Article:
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Michael Eckmann - Skidmore College - CS 376 - Spring 2007 Bresenham's Line Algorithm Think of a line fully contained in the first octant (the area of the coordinate plane between the positive x-axis and the line y=x.) Assume we have the pixel at (x k, y k ) turned on and we're trying to determine between the following: –Should (x k+1, y k ) or (x k+1, y k+1 ) be on? –That is, the choice is between either the pixel one to the right of (x k, y k ) or the pixel one to the right and one up. The decision can be made based on whether d lower - d upper is positive or not. The goal is to come up with an inexpensive way to determine the sign of (d lower – d upper )

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Michael Eckmann - Skidmore College - CS 376 - Spring 2007 Bresenham's Line Algorithm The y coordinate on the line is calculated by: y = m(x k + 1) + b and d lower = y – y k d upper = y k+1 – y d lower – d upper = 2m(x k + 1) – 2y k + 2b – 1 Since m is < 1 (recall it's in the 1 st octant) it is a non-integer. That's not good so, replace it with dy/dx, where dy is the change in y endpoints and dx is the change in x endpoints – these will be integer values divided --- but we'll get rid of the division. d lower – d upper = 2 ( dy / dx )(x k + 1) – 2y k + 2b – 1 Multiply both sides by dx and get: dx (d lower – d upper ) = 2 dy (x k + 1) – 2 dx y k + 2 dx b – dx dx (d lower – d upper ) = 2 dy x k – 2 dx y k + 2 dy + 2 dx b – dx 2 dy + 2 dx b – dx is a constant which is independent of each iteration

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Michael Eckmann - Skidmore College - CS 376 - Spring 2007 Bresenham's Line Algorithm So we end up with dx (d lower – d upper ) = 2 dy x k – 2 dx y k + c We only need to determine the sign of (d lower – d upper ) dx is positive so it doesn't have an effect on the sign (so now there's no need to divide) --- does that make sense? Let p k = dx (d lower – d upper ) p k is the decision parameter So, we check if 2 dy x k – 2 dx y k + c < 0 and if it is we turn on the lower pixel, so (x k+1, y k ) should be the pixel turned on and otherwise (x k+1, y k+1 ) is turned on As the algorithm iterates though it needs to then calculate the next value of p, which is p k+1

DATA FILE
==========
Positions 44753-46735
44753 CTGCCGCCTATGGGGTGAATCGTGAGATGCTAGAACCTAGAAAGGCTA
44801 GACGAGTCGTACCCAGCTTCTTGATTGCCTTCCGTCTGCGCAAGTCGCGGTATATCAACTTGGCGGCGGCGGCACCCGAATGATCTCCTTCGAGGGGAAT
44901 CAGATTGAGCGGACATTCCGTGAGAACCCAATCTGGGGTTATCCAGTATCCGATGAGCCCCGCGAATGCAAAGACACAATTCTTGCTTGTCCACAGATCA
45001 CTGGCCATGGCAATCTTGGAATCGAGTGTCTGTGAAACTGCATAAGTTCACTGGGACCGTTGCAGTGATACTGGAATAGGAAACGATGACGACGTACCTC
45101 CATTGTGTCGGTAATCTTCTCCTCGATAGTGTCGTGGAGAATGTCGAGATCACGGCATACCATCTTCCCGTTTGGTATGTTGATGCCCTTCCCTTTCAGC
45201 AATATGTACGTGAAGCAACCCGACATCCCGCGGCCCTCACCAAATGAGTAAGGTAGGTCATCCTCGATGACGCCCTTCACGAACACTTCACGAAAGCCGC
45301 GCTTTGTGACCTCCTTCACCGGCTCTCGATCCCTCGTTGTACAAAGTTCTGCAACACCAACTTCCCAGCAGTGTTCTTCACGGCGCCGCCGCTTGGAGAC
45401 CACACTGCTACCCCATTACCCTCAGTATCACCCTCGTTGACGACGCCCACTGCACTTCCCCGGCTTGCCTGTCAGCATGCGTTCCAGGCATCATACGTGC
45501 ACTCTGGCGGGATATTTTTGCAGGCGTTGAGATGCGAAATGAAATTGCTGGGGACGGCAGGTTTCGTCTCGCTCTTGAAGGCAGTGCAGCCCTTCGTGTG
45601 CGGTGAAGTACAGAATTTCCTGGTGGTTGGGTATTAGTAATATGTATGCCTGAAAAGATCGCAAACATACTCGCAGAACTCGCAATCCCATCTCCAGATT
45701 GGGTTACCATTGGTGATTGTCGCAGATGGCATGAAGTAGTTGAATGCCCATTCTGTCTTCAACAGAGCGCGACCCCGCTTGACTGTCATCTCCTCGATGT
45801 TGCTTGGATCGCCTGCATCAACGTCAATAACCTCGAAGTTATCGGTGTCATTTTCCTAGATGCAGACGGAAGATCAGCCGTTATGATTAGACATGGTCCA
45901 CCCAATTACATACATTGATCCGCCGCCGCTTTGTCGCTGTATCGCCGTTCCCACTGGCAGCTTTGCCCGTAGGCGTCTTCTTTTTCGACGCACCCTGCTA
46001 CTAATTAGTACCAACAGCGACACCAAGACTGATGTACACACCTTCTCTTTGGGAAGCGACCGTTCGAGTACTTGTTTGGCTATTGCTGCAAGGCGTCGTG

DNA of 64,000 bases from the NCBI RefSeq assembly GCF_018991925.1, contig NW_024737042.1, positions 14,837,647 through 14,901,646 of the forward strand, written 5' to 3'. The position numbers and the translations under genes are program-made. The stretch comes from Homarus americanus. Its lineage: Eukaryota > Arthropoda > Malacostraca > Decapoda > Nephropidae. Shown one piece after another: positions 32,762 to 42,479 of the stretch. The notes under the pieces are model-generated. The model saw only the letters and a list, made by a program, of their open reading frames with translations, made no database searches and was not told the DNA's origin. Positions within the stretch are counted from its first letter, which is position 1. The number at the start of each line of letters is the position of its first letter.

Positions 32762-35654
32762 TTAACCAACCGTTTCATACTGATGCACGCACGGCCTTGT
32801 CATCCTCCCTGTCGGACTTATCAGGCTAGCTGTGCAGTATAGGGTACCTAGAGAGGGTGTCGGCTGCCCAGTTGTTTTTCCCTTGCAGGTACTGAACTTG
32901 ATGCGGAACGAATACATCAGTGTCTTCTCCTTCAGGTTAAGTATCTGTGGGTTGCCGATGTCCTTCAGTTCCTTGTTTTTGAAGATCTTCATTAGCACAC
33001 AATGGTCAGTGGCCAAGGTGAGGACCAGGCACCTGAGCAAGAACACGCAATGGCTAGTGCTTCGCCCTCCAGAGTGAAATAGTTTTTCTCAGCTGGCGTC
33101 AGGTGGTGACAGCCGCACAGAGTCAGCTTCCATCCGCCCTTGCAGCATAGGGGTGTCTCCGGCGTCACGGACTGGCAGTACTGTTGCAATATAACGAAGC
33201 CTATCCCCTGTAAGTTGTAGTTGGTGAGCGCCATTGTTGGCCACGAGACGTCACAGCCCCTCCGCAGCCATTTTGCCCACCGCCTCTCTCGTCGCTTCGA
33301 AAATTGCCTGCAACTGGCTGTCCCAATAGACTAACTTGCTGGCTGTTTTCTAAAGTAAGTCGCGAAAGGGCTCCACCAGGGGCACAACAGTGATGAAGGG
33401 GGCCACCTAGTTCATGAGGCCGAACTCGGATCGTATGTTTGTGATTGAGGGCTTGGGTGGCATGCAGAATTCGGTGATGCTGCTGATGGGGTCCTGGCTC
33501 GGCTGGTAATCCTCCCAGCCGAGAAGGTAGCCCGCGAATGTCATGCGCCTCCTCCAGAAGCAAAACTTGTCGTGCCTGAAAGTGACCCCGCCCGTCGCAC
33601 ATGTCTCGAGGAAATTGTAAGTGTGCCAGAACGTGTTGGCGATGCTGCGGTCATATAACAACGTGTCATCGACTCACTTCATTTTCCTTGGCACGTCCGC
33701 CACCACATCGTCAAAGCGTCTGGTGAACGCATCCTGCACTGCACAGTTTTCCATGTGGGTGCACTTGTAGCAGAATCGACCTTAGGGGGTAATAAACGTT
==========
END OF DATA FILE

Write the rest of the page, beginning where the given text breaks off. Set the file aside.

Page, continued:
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Michael Eckmann - Skidmore College - CS 376 - Spring 2007 Bresenham's Line Algorithm Recall that to calculate p k we had: p k = 2 dy x k – 2 dx y k + c So, p k+1 = 2 dy x k+1 – 2 dx y k+1 + c If we subtract p k+1 – p k = 2dy ( x k+1 – x k ) – 2dx ( y k+1 – y k ) But, x k+1 = x k + 1 because of the octant we're in we always increment x by 1 So, we have p k+1 – p k = 2dy – 2dx ( y k+1 – y k ) Then, p k+1 = p k + 2dy – 2dx ( y k+1 – y k ) Where ( y k+1 – y k ) is either 1 or 0 (why?) depending on the sign of p k. So, either p k+1 = p k + 2dy (when p k < 0) p k+1 = p k + 2dy – 2dx (when p k >= 0)